Malaysia’s Prime Minister Scored a Trending Hashtag, But Not For the Reasons He Hoped

Malaysian Prime Minister Najib Razak poses with a group of young people for selfies. Photo: Facebook.

Malaysian Prime Minister Najib Razak is battling corruption charges at home, but online he's basking in the glow of a new hashtag campaign. Except the #RespectMyPM movement didn't trend on March 7 for the reasons Najib probably hoped. Instead of promoting “respect,” many Internet users used the hashtag to attack the prime minister's record as leader. Critics also promoted the rival hashtag #SuspectMyPM as a countermove.

Najib is accused of receiving more than 600 million US dollars from a state-run investment firm. He says the money deposited in his personal bank accounts was a political donation from the royal family in Saudi Arabia. The issue sparked large nationwide protests and even some of Najib’s allies are calling for his resignation.

Last January, the attorney general cleared Najib of any wrongdoing, but the movement calling for his resignation has continued to gather strength. Last week, various civil society leaders, including former Prime Minister Mahathir Mohamad, signed a declaration demanding Najib’s removal from office.

It's possible that this declaration is what prompted Najib's supporters to try to garner support online with the #RespectMyPM campaign. Malaysian activists didn't invent this hashtag, however. (That feat belongs to supporters of Indian Prime Minister Narendra Modi, following his election in 2014.) In Malaysia, Internet users revived the hashtag after a Facebook page called “Pertahan Negara Kita” (Defend Our Country) used it to encourage Najib supporters to rally behind their beleaguered prime minister.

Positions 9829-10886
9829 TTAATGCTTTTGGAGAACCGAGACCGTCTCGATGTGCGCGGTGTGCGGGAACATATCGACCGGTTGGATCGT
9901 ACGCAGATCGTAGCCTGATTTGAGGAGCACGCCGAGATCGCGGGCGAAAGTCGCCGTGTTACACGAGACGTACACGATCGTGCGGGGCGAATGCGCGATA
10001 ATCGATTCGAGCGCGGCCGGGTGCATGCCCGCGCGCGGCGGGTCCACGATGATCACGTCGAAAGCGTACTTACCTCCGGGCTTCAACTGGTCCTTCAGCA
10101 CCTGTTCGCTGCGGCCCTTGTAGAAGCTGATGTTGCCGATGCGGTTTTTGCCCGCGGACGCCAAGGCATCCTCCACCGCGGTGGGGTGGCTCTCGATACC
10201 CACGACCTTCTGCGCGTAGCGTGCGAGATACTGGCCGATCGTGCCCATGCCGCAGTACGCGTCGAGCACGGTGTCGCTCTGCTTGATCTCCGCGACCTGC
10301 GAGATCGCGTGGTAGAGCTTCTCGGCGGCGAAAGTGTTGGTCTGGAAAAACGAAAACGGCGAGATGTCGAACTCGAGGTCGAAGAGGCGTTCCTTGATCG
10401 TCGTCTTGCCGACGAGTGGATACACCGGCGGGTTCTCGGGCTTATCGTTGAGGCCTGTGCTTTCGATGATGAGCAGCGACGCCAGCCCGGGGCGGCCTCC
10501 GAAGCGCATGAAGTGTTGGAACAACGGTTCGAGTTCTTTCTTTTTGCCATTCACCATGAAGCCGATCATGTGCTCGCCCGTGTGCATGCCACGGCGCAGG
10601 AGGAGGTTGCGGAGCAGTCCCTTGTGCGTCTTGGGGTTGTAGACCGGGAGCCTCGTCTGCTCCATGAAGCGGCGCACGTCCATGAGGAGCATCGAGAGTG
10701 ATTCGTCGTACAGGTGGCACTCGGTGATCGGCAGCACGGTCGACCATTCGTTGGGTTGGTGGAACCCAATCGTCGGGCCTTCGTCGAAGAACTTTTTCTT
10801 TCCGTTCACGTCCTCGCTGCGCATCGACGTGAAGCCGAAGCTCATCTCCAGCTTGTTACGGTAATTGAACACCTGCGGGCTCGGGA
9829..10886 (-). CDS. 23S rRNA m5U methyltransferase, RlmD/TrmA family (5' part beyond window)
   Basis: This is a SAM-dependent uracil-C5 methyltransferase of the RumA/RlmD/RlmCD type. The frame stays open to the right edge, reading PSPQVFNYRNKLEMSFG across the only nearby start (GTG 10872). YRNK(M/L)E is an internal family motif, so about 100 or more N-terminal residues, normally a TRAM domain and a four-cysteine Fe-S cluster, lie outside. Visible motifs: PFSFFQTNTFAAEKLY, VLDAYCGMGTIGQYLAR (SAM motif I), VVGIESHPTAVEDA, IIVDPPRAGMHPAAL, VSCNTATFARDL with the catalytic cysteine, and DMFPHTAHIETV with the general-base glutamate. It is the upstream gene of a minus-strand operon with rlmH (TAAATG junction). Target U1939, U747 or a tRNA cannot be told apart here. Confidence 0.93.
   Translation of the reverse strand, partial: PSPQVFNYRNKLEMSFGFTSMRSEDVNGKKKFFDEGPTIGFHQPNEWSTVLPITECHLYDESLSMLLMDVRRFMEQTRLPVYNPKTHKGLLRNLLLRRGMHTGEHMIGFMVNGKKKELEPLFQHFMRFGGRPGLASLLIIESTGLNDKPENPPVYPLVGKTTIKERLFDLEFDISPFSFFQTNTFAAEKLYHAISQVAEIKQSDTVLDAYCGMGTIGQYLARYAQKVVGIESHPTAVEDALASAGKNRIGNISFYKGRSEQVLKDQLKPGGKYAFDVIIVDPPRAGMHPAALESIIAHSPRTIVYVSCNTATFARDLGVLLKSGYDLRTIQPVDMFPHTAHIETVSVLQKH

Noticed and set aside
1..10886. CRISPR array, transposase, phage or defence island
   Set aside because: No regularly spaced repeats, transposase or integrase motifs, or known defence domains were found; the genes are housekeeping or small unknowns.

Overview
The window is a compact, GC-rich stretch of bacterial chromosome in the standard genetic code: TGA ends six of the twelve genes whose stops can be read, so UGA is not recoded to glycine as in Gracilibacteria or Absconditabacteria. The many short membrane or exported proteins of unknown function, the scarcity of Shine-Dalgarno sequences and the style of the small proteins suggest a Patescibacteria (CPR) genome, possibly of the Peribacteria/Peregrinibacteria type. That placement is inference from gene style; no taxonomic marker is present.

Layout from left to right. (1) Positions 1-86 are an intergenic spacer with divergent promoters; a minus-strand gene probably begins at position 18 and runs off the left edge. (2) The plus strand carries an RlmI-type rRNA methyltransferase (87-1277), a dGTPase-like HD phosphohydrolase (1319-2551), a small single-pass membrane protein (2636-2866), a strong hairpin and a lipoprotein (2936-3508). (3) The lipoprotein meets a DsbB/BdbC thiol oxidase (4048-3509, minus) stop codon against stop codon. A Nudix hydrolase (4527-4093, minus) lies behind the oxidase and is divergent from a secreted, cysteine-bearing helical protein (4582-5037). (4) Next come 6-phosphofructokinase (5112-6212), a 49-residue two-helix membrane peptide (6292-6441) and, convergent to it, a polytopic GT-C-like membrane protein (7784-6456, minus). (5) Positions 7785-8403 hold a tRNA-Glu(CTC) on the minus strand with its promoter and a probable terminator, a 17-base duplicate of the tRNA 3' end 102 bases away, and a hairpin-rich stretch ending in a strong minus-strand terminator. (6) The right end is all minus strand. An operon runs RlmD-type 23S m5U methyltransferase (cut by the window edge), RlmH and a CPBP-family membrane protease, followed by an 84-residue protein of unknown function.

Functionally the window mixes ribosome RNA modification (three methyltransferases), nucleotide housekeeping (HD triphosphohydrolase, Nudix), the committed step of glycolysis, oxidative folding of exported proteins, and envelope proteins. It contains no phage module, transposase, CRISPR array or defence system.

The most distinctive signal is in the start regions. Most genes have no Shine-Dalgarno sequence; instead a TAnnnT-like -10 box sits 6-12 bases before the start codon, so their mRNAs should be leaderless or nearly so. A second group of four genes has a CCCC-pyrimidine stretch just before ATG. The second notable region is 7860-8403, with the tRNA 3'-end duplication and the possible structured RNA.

Criticism is fine But don't damage own country. We are all Malaysians. It's our country!#RespectMyPM @NajibRazak

— Tan Keng Liang (@tankengliang) March 7, 2016

The hashtag gained more appeal when Cabinet Minister Azalina Othman used it in a tweet.

I am from #Johor, and I #respectmyPM

— Azalina Othman Said (@YBAOS63) March 6, 2016

As the hashtag gained popularity, however, it attracted the attention of Najib's critics, who soon subverted it with posts mocking the prime minister.

I will #RespectMyPM if he decided to resign.

— Syahmi Asmari (@shamiebledsoe) March 7, 2016

Internet users cited various scandals involving Najib to popularize another hashtag, #SuspectMyPM.

I can't find a good reason to #RespectMyPM , but I have many reasons to #SuspectMyPM.

— Adrian Lim Chee En (@adrianlimcheeen) March 8, 2016

A champion student debater lists the reasons why Najib should step down:

Respect cannot be forced,

Respect must be EARNED.#RespectMalaysia, not #RespectMyPM

— Saddiq (@SyedSaddiq) March 7, 2016

Perhaps this tweet, by Syahredzan Johan, best sums up the story of #RespectMyPM:

#RespectMyPM is trending, but for all the wrong reasons hahahaha

— Syahredzan Johan (@syahredzan) March 6, 2016

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